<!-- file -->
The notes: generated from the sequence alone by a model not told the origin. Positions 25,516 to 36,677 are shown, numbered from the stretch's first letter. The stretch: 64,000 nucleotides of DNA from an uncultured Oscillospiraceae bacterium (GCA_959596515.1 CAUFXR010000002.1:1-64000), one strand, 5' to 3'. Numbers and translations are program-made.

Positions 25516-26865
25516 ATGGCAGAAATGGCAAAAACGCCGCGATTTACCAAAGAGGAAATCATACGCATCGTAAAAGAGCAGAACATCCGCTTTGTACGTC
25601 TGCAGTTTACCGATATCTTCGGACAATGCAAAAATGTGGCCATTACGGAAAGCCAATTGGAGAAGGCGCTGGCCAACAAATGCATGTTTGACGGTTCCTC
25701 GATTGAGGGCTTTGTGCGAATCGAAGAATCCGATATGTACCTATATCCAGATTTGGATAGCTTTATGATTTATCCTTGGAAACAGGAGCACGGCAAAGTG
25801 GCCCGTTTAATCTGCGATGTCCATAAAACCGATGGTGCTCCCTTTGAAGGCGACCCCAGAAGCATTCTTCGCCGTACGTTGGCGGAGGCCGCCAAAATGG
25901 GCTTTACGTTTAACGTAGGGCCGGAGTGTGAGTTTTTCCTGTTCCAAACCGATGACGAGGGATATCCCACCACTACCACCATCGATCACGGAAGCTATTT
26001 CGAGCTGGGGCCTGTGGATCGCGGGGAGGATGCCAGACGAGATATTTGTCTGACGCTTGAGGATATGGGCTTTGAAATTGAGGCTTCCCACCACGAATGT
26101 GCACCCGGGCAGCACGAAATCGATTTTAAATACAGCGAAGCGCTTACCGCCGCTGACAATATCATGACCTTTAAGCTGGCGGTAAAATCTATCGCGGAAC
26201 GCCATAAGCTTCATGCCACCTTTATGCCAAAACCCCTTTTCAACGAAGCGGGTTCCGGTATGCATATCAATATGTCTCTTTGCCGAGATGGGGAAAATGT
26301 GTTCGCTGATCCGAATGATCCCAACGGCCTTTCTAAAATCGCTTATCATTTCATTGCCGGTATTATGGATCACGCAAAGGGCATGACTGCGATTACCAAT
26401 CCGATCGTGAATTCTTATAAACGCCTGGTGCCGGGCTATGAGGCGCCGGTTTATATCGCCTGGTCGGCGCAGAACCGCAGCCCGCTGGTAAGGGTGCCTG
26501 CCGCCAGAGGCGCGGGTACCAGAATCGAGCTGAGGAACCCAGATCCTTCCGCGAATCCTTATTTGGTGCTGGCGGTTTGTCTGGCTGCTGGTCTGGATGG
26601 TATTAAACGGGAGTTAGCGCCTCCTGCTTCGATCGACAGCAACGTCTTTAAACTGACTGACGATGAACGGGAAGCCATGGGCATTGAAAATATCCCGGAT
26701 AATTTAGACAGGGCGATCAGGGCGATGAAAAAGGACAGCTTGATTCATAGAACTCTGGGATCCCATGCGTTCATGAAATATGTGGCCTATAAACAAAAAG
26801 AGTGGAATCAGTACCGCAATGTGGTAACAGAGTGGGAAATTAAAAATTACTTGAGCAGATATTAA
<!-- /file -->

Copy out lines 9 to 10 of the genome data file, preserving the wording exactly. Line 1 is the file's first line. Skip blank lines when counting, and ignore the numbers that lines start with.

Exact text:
26101 GCACCCGGGCAGCACGAAATCGATTTTAAATACAGCGAAGCGCTTACCGCCGCTGACAATATCATGACCTTTAAGCTGGCGGTAAAATCTATCGCGGAAC
26201 GCCATAAGCTTCATGCCACCTTTATGCCAAAACCCCTTTTCAACGAAGCGGGTTCCGGTATGCATATCAATATGTCTCTTTGCCGAGATGGGGAAAATGT